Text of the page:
In SSIS 2005, one of the challenges with the Lookup transform was that the SQL used to populate the cache was fixed at design time. You could dynamically pass in parameters to the SQL, but only if you turned on the advanced caching options, which puts the lookup into row-by-row operation. With smaller tables (<100,000 rows) this wasn’t too much of an issue, but with larger tables it could be a problem. A common scenario where this functionality would be nice is with Type 2 slowly changing dimensions (SCD). If you are extracting a single day of source records (doing a daily incremental load from the source system), then the lookup cache only needs to contain records that were in effect on the date of the extract. In SSIS 2005, there was no easy way to accomplish this. However, the functionality has been added in 2008.
To illustrate this, I’ve created a simple package with a single data flow that uses AdventureWorks and AdventureWorksDW. The OLE DB Source extracts Sales Order Detail records for a single day from AdventureWorks, based on the RunDate variable.
The Product Lookup is getting its rows from the DimProduct table in AdventureWorksDW. This is a Type 2 SCD table, with effective dates. The Lookup is set up normally. Initially, I had to specify a default query that returned the columns needed from DimProduct, so that the metadata for the data flow was set up properly.
To add an expression to the Lookup, I went back to the Control Flow view, and selected the Data Flow Task. Now, in the Properties window, you can see two properties associated with the Lookup:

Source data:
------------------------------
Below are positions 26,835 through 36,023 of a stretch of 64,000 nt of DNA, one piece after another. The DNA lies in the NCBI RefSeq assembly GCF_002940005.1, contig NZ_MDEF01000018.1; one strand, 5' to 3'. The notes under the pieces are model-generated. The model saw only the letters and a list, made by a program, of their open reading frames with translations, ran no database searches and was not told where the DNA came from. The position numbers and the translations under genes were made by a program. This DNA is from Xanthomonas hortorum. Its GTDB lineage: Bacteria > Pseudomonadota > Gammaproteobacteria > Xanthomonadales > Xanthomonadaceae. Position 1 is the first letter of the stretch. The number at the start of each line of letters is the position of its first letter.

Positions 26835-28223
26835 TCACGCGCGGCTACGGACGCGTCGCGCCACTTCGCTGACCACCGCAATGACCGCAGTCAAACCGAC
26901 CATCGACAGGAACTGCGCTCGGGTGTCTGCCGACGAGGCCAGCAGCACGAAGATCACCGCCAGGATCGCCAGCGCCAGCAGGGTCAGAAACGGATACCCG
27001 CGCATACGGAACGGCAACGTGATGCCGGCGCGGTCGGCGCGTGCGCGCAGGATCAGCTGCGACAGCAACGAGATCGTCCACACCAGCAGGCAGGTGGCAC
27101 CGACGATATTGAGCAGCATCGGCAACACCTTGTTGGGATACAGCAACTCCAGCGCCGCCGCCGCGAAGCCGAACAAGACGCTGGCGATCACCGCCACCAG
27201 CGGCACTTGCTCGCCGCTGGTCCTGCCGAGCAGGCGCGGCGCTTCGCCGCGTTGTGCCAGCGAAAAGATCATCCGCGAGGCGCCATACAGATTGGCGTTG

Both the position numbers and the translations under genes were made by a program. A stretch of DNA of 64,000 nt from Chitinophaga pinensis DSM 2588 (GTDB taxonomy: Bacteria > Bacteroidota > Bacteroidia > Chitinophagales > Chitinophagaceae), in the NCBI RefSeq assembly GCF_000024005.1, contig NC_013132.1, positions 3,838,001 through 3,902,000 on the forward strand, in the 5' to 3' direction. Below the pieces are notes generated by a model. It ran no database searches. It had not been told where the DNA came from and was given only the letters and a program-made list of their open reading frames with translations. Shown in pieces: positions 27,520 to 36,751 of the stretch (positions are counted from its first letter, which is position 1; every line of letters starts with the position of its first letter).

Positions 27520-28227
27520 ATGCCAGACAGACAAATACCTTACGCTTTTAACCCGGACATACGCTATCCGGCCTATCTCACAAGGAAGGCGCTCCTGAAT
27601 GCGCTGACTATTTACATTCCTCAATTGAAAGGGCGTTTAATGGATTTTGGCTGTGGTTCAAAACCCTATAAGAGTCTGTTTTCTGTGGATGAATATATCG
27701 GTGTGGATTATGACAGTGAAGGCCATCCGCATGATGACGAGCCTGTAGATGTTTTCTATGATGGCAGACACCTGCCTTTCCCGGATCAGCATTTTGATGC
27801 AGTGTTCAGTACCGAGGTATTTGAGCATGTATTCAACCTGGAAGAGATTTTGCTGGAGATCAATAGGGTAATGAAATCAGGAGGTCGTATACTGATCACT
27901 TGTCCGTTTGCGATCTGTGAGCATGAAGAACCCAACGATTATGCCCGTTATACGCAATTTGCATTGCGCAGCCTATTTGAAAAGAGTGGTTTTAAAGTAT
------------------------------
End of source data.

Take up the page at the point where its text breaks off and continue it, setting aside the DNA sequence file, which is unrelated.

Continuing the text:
SqlCommand is used to override the inner SQL statement used by the Lookup, while SqlCommandParam can be used to modify the entire statement. Normally, SqlCommand is enough for most purposes. I have an expression set on the property, that builds a SELECT statement dynamically, including a WHERE clause that filters by the RunDate variable.
The primary advantage to doing this is a reduction in the number of rows in the lookup cache. For the AdventureWorks sample, filtering the set of dimension rows down to just the ones in effect as of the Sales Order date reduces the cached rows from 606 to 339. Not really a significant amount in this example, but a similar percentage reduction for a million row dimension table would lead to significant savings.
I’ve uploaded the sample package to my SkyDrive.